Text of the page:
Reducing low value services in surgical inpatients in Taiwan: Does diagnosis-related group payment work?

Ling Chen Chien, Yiing Jenq Chou, Yu Chin Huang, Yi Jung Shen, Nicole Huang*

*Corresponding author for this work

Research output: Contribution to journalArticlepeer-review

6 Scopus citations


Reducing low-value care is a top priority in health care. However, how prospective payment methods such as diagnosis-related group (DRG) payment scheme reduce the use of low-value services is unclear. This study aimed to assess frequency of low-value preoperative testing services among surgical inpatients over time and to investigate whether the 2010 Tw-DRG policy has reduced utilization of these services under the National Health Insurance program in Taiwan. The nationwide National Health Insurance claims data in Taiwan from 2008 to 2013 were used. The difference-in-differences (DID) method was adopted. Utilization of three low-value preoperative testing services (chest x-ray, echocardiogram, and stress testing) were assessed. The prevalence of the three preoperative tests ranged from 0.13 per 100 admissions (preoperative stress testing) to 78.12 per 100 admissions (preoperative chest x-ray). Following the implementation of the Tw-DRG policy, the predicted probability of low-value care use was significantly reduced from 67.91% to 64.93% in the DRG group but remained relatively stable in the comparison group (from 69.44% to 68.43%) in 2010. The use of three selected preoperative tests had only a minor temporary reduction in 2010, but later increased over time. The 2010 Tw-DRG policy did not significantly moderate the growth of low-value preoperative use. Hospital financial incentives alone may be insufficient for reducing the provision of low-value care.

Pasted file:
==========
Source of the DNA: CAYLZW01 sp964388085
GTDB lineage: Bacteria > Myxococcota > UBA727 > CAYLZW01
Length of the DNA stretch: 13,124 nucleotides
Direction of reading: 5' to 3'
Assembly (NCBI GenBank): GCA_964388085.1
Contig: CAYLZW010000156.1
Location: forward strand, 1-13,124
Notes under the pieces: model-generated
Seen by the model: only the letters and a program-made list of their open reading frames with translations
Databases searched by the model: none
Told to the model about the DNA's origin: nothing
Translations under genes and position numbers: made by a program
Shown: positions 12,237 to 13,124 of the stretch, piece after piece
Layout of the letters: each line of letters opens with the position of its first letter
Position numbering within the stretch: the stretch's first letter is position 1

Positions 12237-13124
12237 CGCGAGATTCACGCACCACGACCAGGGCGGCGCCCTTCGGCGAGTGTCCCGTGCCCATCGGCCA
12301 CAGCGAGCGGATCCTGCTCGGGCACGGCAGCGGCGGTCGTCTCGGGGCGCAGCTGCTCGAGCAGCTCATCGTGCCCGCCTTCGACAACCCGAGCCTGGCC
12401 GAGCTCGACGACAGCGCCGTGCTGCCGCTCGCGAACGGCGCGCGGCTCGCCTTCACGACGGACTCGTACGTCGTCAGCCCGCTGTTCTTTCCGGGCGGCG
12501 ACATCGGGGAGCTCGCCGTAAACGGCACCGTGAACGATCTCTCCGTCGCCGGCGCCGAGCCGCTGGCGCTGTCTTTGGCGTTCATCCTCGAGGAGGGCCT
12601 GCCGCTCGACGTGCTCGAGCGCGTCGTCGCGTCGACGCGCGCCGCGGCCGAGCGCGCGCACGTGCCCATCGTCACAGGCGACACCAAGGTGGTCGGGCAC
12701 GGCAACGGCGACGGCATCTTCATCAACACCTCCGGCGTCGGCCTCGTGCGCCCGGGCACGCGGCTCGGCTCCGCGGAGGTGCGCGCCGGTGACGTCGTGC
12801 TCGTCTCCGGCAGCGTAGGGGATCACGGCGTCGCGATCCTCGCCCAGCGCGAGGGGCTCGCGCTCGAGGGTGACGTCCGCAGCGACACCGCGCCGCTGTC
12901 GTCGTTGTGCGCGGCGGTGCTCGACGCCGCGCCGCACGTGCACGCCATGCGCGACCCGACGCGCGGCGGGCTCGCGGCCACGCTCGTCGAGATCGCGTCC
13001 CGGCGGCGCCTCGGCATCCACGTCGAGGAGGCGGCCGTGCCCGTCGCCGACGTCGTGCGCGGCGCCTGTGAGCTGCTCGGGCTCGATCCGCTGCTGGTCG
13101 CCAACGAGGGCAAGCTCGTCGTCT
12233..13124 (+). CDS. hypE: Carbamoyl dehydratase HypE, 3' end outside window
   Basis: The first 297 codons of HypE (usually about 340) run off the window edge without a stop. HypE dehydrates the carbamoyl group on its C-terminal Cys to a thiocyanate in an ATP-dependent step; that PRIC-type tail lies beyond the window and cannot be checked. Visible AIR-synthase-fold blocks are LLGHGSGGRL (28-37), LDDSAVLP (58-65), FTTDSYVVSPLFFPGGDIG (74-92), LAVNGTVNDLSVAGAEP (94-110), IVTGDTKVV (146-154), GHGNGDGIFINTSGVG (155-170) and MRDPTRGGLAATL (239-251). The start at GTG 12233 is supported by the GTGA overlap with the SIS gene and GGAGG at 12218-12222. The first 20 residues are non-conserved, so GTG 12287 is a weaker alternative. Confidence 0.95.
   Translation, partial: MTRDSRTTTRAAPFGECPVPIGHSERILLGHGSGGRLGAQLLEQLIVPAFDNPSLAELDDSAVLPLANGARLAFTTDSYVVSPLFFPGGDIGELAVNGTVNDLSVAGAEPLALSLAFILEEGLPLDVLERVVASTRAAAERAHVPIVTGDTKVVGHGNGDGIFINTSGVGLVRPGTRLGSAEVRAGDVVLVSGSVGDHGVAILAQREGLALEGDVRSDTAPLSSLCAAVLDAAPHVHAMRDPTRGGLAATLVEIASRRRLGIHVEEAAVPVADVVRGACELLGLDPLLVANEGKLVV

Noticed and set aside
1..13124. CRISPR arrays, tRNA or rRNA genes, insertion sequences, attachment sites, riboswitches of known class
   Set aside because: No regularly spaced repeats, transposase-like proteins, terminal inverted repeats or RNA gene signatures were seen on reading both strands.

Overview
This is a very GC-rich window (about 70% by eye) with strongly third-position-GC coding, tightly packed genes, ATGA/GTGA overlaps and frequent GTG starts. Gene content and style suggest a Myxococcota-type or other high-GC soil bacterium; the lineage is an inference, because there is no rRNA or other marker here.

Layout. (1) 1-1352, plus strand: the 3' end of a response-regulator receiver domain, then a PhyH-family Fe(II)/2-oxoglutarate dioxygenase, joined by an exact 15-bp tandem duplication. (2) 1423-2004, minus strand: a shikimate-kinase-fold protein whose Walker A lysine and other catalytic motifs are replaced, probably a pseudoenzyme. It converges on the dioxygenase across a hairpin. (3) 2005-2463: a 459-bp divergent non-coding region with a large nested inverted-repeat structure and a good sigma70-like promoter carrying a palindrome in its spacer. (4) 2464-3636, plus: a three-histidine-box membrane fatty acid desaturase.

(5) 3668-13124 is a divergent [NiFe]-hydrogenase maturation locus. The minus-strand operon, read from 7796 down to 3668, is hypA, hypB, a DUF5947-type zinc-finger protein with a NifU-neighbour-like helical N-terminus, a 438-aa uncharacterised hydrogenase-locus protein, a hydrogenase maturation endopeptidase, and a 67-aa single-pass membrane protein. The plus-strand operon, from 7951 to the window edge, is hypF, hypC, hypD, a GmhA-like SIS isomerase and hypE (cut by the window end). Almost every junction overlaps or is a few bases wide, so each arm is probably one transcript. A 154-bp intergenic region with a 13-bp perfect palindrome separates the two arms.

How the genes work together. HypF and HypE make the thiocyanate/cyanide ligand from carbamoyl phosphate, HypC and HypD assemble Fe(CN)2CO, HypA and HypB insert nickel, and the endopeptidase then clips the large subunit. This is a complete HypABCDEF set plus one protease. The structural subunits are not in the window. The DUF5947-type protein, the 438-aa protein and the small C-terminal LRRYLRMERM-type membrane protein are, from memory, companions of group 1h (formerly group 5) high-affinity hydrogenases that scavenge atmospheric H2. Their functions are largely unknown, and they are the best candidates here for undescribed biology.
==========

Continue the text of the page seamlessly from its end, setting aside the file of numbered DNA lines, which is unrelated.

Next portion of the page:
Original languageEnglish
Pages (from-to)89-96
Number of pages8
JournalHealth Policy
Issue number1
StatePublished - Jan 2020


  • DRG
  • Low value care
  • Preoperative testing
  • Prospective payment


Dive into the research topics of 'Reducing low value services in surgical inpatients in Taiwan: Does diagnosis-related group payment work?'. Together they form a unique fingerprint.

Cite this